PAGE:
Fish sauce draft standards suspended

The draft national fish sauce standard has been withdrawn after strident protests and criticism from traditional producers.

Businesses who make the sauce the traditional way have called the draft unrealistic and one that would destroy their livelihood.

The draft regulation seeks to impose technical standards on fish sauce, covering its chemical content, production processes and storage.

"There was no consensus," said Deputy Minister of Science and Technology Pham Cong Tac, commenting on the withdrawal.

"The new set of standards must receive consensus from all affected parties in society, as well as achieve an appropriate balance of interest for those affected," he said, adding the consensus and fairness were fundamental criteria when enacting new regulations.

He also said that the Ministry of Science and Technology will continue collaborating with the Ministry of Agriculture to collect opinion by holding conferences and surveys to meet the said criteria. Amendments to this draft regulation will ensure the protection of health and interests of consumers while not harming producers.

The draft National Standards, released earlier this year has been met with criticism from traditional fish sauce producers for imposing unreasonable standards.

They said the draft requires fish sauce makers to limit pesticide residues, which traditional fish sauce makers consider "absurd," when their products are made purely from saltwater fish.

"Freshwater fish is not used to make fish sauce. The regulation will force us to waste money testing for chemicals that have no risk of existing in the product. They were not there to begin with," Nguyen Quoc Hung, deputy director of Hanh Phuc Food Processing JSC, told VnExpress.

Furthermore, he added, the draft had already gone through several versions, but most businesses have only learnt of it recently to voice their opinions.

Hung also stressed that the draft equates traditional and industrial fish sauce production despite significant differences. While the production of traditional fish sauce follows a strict process from raw material collection to fermenting, distilling and bottling, industrial fish sauce production only involves the last step of this process.

By not clearly differentiating between these two production processes, the proposed standards would confuse consumers, he argued.

Speaking to VnExpress, the head of another traditional fish sauce company from southern central town of Phan Thiet complained that the draft standards did not correctly distinguish different types of fish sauce. While it categorizes fish sauce into pure and general versions, the market actually differentiates these products as ‘traditional’ and ‘industrial’.

Further, he criticized the draft’s cap on histamine in fish sauce, saying only industrial producers will be able to meet this standard because their product is diluted.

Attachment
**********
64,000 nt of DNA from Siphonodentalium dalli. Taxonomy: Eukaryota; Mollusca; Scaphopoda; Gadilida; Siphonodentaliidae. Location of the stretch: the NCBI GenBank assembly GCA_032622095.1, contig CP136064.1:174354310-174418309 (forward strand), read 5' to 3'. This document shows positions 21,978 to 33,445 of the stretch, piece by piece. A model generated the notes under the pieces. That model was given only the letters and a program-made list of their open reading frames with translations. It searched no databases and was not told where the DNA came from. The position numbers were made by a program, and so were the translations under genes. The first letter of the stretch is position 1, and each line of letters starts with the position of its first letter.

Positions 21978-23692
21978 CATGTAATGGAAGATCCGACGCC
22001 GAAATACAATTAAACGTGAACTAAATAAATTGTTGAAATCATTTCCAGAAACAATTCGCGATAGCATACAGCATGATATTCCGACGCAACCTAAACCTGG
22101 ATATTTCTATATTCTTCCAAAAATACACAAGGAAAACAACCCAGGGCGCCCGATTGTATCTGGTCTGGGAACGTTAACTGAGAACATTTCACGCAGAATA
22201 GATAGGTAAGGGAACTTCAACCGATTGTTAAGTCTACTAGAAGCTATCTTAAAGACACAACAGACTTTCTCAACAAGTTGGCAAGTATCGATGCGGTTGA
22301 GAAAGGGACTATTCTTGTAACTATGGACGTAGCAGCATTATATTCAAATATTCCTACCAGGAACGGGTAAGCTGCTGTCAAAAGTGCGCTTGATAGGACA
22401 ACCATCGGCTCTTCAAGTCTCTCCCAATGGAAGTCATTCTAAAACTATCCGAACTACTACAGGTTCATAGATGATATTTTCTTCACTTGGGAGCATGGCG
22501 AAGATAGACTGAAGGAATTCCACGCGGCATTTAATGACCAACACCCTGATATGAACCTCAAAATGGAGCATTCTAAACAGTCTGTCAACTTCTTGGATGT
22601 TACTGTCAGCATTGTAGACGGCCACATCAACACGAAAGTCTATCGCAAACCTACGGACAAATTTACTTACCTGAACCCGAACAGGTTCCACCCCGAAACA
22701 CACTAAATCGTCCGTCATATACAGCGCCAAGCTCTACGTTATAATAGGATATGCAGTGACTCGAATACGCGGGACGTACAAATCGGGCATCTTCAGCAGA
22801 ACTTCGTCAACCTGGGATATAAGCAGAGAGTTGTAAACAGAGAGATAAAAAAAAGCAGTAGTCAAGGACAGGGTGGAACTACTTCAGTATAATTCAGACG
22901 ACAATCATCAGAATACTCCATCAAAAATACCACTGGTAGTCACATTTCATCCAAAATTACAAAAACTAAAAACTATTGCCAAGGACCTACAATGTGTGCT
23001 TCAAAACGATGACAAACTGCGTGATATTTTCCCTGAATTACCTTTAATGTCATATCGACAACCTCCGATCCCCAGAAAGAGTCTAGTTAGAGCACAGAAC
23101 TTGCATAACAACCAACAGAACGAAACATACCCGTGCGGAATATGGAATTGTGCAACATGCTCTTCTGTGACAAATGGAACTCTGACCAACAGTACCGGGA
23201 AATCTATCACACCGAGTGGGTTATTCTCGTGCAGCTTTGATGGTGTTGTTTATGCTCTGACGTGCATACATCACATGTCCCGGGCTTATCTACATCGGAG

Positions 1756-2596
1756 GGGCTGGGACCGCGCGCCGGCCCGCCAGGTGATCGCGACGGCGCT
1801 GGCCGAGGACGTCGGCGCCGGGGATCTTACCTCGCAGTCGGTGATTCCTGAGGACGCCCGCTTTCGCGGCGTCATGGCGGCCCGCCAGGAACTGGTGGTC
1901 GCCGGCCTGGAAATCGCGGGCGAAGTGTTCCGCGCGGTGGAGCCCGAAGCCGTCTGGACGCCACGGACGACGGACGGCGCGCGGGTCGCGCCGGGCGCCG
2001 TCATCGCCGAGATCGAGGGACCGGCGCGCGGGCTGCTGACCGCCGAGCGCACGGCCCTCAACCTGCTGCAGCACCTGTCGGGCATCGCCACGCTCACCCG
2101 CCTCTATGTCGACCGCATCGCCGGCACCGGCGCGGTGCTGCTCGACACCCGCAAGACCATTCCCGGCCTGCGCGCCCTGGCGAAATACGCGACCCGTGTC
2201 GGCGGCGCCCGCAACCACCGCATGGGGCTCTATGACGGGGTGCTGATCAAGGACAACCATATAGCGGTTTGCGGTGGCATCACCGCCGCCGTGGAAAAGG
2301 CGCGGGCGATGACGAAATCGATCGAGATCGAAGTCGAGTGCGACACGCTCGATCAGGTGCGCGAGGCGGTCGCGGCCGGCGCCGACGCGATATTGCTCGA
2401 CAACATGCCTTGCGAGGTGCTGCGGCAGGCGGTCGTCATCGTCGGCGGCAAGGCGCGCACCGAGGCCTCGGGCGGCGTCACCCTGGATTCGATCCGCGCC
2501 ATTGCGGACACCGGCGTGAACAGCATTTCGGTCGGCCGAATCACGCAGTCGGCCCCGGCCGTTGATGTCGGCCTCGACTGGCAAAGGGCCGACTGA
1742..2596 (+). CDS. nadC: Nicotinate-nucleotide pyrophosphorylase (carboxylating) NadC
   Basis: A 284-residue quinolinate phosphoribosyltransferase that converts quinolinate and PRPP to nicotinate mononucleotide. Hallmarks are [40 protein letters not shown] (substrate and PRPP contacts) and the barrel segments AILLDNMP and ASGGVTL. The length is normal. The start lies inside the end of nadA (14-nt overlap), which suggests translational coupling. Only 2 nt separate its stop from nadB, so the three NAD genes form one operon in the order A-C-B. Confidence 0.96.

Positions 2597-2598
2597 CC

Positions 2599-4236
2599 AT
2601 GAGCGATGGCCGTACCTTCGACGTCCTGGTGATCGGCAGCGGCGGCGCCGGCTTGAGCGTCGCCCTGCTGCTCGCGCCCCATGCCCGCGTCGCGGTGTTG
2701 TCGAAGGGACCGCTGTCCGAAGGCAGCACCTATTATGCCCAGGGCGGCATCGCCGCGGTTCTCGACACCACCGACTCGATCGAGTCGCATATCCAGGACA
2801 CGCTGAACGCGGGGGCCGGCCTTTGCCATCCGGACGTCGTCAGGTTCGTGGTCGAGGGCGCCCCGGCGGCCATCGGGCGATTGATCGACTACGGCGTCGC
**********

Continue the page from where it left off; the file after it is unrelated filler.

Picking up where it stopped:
"For generations fish sauce with high protein levels have been the Vietnamese tradition. Although the process of fermenting anchovies to make sauce produces histamine, a person consumes so little of fish sauce a day it would never reach the level that triggers allergic reactions," he said.

A misunderstanding

At a press conference last Friday, the Department of Agricultural Processing and Market Development claimed that the businesses' concerns and criticisms were due to a misunderstanding.

Dao Trong Hieu, deputy head of the department's Fisheries Market Development Unit, said the draft national standard only presents guidelines and recommendations for fish sauce producers, instead of enforced requirements, so that they ensure food safety and protect the environment.

He said that the draft only identifies indicators that could pose a risk during fish sauce production, instead of setting specific limits for these indicators.

In the case of the draft's requirement for the control of veterinary drugs and pesticide residues, Hieu said that as both saltwater and freshwater fish could be used to make fish sauce, this section of the draft is only meant to serve as a recommendation for producers that use freshwater fish while those that use saltwater fish do not need to comply with it.

As for the lack of differentiation between traditional and industrial fish sauces, he admitted that the draft's authors did not differentiate because all fish sauces need to meet technical standards to reduce risk.

Following the businesses' comments and requests, Deputy PM Vu Duc Dam has instructed the agriculture ministry to carefully research the organizations and associations' opinions, as well as hold dialogues with them to ensure a national standard that would safeguard the health and rights of consumers.

"The requirements and standards must not negatively affect the production and commerce of traditional fish sauce," he said.

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